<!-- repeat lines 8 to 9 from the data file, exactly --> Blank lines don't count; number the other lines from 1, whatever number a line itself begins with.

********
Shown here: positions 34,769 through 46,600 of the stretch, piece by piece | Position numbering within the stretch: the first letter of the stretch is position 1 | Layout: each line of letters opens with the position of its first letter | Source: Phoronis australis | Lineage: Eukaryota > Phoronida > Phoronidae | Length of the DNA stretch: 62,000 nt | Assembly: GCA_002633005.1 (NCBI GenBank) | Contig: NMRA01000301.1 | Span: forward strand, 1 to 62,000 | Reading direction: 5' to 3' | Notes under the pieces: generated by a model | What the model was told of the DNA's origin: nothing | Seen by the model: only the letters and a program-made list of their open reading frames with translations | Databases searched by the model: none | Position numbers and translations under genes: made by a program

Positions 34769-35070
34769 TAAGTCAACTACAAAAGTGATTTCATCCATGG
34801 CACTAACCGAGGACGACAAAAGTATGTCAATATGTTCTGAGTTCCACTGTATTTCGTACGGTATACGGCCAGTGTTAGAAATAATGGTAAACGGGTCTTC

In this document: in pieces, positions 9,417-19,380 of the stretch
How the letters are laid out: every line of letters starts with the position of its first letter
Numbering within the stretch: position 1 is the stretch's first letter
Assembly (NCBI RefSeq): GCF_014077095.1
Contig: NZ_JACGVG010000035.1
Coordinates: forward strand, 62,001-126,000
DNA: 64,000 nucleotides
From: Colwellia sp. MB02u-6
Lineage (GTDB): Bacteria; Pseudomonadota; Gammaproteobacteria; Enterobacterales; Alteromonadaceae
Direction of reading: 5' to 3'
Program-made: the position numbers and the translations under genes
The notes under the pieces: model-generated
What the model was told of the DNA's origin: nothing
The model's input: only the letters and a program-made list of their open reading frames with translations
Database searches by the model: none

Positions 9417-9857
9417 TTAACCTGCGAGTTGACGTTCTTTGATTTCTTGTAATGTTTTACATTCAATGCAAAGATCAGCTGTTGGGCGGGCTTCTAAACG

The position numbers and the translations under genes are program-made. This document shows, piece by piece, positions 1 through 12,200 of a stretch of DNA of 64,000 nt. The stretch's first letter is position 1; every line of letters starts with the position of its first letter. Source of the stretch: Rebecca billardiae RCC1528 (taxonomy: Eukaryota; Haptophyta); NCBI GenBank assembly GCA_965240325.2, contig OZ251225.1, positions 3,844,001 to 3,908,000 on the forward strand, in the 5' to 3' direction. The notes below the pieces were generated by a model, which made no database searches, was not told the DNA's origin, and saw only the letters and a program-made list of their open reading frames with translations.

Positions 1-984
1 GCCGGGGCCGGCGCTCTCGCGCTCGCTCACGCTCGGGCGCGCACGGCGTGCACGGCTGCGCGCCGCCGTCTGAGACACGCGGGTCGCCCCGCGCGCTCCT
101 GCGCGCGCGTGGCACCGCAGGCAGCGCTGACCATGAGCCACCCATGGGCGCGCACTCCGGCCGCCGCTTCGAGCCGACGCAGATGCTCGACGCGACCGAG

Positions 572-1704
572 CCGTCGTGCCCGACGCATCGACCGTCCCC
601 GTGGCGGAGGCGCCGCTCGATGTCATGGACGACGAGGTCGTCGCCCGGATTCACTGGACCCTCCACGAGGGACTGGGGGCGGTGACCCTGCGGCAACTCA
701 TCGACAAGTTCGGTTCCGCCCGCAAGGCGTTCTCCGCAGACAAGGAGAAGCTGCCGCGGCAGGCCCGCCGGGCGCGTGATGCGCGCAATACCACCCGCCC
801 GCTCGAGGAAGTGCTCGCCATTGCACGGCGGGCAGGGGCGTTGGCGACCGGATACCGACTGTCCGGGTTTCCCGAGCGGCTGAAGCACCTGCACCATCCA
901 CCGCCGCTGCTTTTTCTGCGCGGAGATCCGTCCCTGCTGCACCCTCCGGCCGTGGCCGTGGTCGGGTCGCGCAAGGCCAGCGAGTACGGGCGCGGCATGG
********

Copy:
Assembly (NCBI RefSeq): GCF_014077095.1
Contig: NZ_JACGVG010000035.1